Have YOU inherited the heart attack gene He was a healthy eater, but Jonathan still needed a triple heart bypass
00:43 GMT, 29 May 2012
Avid runner: But an inherited condition almost cost Jonathan Cornall his life
On a beautiful December day just before Christmas, the call of the footpath winding past the holiday cottage I’d rented on the banks of the idyllic, reed-fringed Suffolk river was irresistible.
This, I thought, as I pulled on my running shoes and headed out into the crisp morning air, was one of those days when it really felt good to be alive.
I’d gone perhaps half a mile when I first noticed the pain. It wasn’t severe — more an ache, bang in the centre of my chest.
I put it down to a mild lung infection, something I’d probably picked up running in the dusty United Arab Emirates where I’d been working.
But as I pressed on, the ache turned into pain. Reluctantly, I came to a halt.
When I returned to Dubai in January, I kept trying to exercise as normal, but my girlfriend Katie grew tired of my complaining about the pain in my chest every time I ran or swam and insisted I went to a clinic.
Like most men, I have to be bullied to go to the doctor. And bullying, it turns out, can save your life.
I saw a GP who, after finding my blood pressure was high, ordered blood tests, which showed I had abnormally high levels of cholesterol. It came as news to me. Before I knew it, I was seeing a private cardiologist.
He carried out a CT angiogram — a scan of my coronary arteries, which appeared to show a number of significant blockages.
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'I needed a triple heart bypass operation – and the doctors said I needed it sooner rather than later,' said Jonathan
My first clue that all was not going to plan was the sudden termination of the procedure after just a few minutes and my return to my private room.
Having fasted, I was hungry and wolfed down the tuna sandwich that was waiting for me.
I was lying there chatting to Katie when in walked the two cardiologists.
There was no sugar coating, only bad news.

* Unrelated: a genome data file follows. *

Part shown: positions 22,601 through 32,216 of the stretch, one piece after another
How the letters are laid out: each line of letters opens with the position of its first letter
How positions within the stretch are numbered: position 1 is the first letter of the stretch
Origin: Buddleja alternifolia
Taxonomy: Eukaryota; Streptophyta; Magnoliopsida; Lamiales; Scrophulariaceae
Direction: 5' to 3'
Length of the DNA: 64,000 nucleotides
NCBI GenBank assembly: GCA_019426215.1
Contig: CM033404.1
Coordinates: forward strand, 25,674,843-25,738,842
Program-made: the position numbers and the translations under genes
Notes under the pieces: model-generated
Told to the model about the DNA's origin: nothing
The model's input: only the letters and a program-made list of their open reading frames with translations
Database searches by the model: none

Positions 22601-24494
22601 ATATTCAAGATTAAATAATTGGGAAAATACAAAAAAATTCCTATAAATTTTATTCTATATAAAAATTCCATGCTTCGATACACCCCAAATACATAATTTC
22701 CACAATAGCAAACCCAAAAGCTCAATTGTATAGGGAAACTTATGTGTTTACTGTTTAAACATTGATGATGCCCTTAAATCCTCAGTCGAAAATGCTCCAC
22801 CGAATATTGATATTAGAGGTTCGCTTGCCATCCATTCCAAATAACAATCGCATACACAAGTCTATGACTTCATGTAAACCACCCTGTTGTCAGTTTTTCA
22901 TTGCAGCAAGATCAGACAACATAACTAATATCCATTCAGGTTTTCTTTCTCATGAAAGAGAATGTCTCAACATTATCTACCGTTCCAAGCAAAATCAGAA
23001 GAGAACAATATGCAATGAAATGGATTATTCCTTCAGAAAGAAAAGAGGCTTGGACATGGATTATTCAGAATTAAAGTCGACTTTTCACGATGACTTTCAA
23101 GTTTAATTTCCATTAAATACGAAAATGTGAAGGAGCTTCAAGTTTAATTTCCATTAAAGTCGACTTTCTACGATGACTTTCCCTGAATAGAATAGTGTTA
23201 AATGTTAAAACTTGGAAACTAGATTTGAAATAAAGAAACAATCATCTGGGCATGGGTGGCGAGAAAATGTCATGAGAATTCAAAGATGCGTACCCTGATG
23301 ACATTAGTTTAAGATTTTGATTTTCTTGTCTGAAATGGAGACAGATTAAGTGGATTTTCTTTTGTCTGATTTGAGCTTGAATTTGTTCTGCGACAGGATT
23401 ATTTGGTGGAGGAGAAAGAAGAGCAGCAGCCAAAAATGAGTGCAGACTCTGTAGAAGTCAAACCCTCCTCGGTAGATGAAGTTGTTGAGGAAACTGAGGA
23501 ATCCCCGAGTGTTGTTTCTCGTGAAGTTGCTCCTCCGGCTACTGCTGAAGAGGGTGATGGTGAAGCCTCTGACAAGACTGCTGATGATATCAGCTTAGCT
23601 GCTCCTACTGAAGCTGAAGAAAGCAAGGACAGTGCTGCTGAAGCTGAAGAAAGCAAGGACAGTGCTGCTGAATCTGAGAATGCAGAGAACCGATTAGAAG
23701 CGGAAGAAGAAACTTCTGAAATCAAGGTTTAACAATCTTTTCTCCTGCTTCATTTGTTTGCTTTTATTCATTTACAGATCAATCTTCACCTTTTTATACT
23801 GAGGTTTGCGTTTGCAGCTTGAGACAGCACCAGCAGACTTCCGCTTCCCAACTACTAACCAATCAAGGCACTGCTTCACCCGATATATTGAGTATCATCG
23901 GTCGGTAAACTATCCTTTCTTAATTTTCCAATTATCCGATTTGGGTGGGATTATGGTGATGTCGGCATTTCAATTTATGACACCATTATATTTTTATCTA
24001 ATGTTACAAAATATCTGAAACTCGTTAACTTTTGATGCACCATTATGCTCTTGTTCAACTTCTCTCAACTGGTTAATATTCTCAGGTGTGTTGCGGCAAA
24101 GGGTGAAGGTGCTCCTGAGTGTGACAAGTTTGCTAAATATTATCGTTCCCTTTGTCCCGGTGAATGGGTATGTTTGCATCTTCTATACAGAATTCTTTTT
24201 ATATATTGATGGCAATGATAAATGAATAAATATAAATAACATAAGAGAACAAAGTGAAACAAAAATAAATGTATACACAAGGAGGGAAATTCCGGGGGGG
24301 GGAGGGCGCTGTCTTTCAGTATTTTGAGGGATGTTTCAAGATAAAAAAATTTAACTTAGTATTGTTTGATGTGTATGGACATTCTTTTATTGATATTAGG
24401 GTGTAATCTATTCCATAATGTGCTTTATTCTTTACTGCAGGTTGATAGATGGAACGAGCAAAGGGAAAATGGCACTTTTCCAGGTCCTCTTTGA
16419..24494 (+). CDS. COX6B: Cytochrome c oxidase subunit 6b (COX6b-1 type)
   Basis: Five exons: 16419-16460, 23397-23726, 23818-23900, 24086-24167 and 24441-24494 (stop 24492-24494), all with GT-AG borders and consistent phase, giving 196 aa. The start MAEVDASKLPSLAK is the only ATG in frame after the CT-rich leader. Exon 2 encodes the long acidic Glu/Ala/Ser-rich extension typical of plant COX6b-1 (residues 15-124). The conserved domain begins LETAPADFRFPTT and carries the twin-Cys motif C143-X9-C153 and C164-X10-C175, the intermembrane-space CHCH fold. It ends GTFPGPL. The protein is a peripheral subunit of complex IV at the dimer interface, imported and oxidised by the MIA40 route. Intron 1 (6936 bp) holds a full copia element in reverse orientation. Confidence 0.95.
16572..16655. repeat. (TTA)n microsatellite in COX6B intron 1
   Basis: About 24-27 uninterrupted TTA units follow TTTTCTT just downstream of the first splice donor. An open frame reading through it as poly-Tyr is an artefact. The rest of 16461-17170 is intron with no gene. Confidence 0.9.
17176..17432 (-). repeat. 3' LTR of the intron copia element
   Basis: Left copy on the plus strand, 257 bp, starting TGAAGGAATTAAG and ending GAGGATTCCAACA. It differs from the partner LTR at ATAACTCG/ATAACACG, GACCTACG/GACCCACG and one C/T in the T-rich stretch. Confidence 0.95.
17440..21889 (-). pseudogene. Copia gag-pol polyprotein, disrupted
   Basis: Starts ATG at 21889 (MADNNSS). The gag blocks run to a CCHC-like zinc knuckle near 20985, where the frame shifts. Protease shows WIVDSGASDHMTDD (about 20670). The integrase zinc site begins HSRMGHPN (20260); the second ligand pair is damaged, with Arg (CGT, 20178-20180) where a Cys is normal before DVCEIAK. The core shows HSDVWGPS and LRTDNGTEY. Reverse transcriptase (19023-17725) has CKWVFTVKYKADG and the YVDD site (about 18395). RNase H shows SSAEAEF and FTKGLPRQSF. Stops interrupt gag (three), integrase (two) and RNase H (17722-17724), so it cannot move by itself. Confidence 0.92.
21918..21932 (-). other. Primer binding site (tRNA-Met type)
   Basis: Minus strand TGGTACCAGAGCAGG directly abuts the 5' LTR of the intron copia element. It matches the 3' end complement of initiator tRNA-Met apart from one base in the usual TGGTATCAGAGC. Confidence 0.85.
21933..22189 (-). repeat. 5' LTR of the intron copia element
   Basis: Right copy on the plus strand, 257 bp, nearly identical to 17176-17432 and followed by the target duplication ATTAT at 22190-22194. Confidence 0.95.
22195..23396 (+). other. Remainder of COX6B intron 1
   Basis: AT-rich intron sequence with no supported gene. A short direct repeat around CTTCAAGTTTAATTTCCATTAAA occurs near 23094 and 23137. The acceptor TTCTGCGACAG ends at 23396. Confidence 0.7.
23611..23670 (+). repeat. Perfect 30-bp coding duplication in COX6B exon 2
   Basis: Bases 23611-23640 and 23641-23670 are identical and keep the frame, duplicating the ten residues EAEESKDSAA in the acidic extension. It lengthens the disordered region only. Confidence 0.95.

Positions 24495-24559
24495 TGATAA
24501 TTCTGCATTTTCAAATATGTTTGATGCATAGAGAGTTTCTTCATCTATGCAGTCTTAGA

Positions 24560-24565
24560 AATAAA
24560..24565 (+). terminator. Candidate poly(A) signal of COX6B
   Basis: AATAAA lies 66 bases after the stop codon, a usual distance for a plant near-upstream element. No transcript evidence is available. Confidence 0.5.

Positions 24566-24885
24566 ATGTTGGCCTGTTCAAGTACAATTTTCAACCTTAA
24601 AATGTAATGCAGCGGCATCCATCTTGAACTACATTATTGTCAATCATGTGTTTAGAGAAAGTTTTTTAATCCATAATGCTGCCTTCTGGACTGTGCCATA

I had at least three substantial arterial blockages.
One artery was more than 95 per cent blocked, and none could be safely treated by stenting.
These blockages were causing the pain in my chest — and if they rupture, the debris they throw out can cause a heart attack or stroke.
I stared blankly. I’m not stupid, but somehow my mind wasn’t allowing me to grasp the only remaining alternative.
I needed a triple heart bypass operation — and the doctors said I needed it sooner rather than later.
Shock can hit you in various ways. In my case, the colour drained from my face and I threw up my sandwich.
Katie passed me a paper towel and started asking practical questions. I went into theatre at 4pm the following day.
Twelve weeks later, my spectacular scars — down my chest, which was cracked open from throat to sternum, and on the insides of both legs, where veins were harvested for bypass grafts — are all but healed.
I still have some pain in my chest muscles, but just a week ago I started running again. Slowly.
I am on medication for the rest of my life — statins to control the cholesterol and two drugs to lower my blood pressure — but at least my life will run its natural course.
Now the drama has subsided, I have started to look more closely at the near-miss that almost took my life.
How could this have happened to me Yes, I was 56, but at 13 stone I was a good weight for my 6ft height.
I ate and drank sensibly, had never smoked, exercised regularly — obsessively, some might say, running, swimming or hitting the gym at least once a day.
What I discovered shocked me. Coronary heart disease kills more than 100,000 people in the UK every year.